COVID-19 / Entertainment / Media

Short Order adapts with new local content featuring Delaware chefs and community members

The production company's new cooking show and podcast aim to support the Food Bank of Delaware.

Chef Robbie Jester on "In the Pantry." (Screenshot)

Short Order Production House is keeping busy as the COVID-19 State of Emergency lockdown continues on, from a PSA for the New Castle County Chamber of Commerce to two new series, now streaming on YouTube and major podcast players to help raise funds for the Food Bank of Delaware.

The video series “In the Pantry” has Short Order — already a company with a soft spot for restaurant culture — collaborating with local professional chefs, who show viewers how to make their favorite dishes at home from their own kitchens. The first episode features Robbie Jester of the Stone Balloon Ale House, Limestone BBQ and Bourbon and Full Circle Food demonstrating how to make a restaurant-quality cheeseburger like a pro:

Future episodes of “In the Pantry” will feature sisters Angie and Rous Robles of My Sister’s Fault baking a healthier chocolate cake, and Nate Farrar and Elaina Leshock of Bellefonte Cafe making vegan quesadillas.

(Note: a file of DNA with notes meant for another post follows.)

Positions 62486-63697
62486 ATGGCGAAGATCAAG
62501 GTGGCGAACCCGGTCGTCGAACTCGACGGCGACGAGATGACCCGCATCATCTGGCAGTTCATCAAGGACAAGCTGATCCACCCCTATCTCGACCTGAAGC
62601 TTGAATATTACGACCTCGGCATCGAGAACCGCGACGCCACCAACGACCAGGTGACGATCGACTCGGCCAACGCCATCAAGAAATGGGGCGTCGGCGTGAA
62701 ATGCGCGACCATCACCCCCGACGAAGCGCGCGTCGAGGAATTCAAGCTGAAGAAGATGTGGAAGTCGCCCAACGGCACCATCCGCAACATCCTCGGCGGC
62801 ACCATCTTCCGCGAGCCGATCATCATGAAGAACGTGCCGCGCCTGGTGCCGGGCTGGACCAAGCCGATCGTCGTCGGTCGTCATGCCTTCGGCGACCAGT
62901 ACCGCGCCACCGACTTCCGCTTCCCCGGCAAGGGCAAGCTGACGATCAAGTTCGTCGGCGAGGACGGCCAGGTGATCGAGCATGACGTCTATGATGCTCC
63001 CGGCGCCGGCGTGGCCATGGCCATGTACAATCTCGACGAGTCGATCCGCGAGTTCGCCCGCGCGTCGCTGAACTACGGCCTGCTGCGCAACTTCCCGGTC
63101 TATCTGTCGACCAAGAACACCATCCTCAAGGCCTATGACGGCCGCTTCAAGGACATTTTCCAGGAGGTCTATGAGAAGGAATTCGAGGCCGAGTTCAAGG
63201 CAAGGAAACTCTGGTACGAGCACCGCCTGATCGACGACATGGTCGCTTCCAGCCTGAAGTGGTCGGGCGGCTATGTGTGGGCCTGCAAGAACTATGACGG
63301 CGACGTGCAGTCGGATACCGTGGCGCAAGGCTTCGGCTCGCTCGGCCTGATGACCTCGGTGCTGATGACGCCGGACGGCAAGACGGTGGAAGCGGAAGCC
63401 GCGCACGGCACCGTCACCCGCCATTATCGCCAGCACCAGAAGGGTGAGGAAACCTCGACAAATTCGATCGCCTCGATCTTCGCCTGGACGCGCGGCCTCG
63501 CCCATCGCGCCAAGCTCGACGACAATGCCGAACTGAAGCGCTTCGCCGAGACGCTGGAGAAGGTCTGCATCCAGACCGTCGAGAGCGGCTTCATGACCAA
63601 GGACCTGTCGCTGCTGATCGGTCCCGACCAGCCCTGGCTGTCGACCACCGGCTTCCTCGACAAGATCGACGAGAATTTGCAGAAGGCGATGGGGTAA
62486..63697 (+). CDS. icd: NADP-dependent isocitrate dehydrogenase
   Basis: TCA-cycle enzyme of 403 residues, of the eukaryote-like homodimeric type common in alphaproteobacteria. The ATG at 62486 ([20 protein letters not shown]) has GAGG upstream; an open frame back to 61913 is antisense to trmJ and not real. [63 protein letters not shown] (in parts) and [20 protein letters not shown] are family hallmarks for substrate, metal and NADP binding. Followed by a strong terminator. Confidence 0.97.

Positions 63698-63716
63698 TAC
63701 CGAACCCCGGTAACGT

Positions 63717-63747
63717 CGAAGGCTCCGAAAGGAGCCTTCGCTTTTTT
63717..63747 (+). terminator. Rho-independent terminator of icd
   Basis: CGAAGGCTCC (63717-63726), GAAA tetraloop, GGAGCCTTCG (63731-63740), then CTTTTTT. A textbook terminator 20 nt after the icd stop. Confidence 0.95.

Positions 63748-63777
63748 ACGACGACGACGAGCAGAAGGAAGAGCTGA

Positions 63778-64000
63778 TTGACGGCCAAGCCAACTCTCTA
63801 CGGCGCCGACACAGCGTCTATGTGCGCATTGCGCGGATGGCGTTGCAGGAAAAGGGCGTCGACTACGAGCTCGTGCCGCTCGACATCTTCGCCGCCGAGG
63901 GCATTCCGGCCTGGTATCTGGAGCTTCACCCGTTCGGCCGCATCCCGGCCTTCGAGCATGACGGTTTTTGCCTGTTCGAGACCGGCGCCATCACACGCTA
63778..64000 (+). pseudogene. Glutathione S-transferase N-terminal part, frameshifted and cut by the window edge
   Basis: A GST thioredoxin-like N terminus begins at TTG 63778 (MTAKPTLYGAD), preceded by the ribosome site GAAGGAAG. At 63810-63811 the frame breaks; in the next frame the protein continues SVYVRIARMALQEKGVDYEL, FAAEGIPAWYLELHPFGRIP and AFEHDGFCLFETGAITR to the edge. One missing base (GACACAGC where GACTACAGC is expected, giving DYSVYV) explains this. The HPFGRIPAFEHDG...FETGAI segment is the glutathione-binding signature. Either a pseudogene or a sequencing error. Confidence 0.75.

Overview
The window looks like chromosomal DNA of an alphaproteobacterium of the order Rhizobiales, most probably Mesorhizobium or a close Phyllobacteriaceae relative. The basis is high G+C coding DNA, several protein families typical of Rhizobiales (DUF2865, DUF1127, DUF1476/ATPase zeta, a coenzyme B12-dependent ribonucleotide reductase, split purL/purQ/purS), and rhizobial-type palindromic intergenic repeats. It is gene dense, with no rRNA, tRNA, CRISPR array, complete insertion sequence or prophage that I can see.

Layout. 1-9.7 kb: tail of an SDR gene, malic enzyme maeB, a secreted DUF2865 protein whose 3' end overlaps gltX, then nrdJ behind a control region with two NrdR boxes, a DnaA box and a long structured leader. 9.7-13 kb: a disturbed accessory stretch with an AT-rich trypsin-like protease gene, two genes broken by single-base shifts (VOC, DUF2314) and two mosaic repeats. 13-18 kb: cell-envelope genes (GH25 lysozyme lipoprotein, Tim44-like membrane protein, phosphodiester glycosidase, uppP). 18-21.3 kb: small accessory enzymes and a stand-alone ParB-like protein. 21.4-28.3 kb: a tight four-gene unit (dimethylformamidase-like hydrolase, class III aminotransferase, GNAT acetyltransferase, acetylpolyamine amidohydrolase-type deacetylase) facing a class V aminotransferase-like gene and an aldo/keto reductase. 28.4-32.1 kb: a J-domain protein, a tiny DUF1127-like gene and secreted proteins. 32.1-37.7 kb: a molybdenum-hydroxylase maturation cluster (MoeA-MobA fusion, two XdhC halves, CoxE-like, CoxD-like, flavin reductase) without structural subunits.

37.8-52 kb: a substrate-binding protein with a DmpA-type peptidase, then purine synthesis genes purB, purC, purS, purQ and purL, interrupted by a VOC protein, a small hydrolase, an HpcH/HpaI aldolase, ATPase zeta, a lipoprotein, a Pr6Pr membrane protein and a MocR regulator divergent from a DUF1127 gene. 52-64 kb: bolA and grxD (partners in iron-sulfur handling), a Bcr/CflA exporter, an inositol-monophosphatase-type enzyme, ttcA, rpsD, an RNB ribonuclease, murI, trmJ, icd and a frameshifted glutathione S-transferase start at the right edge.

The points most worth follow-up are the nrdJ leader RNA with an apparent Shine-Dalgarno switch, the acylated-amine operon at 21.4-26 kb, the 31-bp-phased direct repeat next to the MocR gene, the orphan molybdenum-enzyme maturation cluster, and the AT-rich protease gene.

The show, directed by Creative Director Mauro Giuffrida, encourages people eat healthy and get creative with home cooked meals while using ingredients and equipment that’s on hand.

“In the past two months, people suddenly have had to rely more on their own cooking skills,” Giuffrida said. “In The Pantry offers a way to connect with professional chefs who are willing to give advice and help solve some culinary issues at home.”

The other new project is a podcast hosted by Short Order’s director of creative operations, Matt Sullivan, that looks at the impact of the COVID-19 pandemic on people in the community and at what lies ahead. “The Other Side,” produced by Alexander Newman and sound mixed by Josh Johnson, features guests such as Sasha Aber, owner of Home Grown Cafe, who was on vacation in Iceland at the beginning of the pandemic, and Wilmington musician Joe Trainor, who started a massive online music bracket competition during the lockdown.

“I’ve spent most of my career interviewing people on the telephone, and it turns out, that’s a pretty useful skill to have in this time of social distancing,” said Sullivan, a former journalist. “I know there’s a lot that’s happening out there that I might not be able to see from my home office, and I’m looking forward to learning more about it myself.”

“The Other Side” is available on major podcast players, including Apple Podcasts, Spotify and Google Play.

The new content is free, with donations to the Food Bank of Delaware encouraged.


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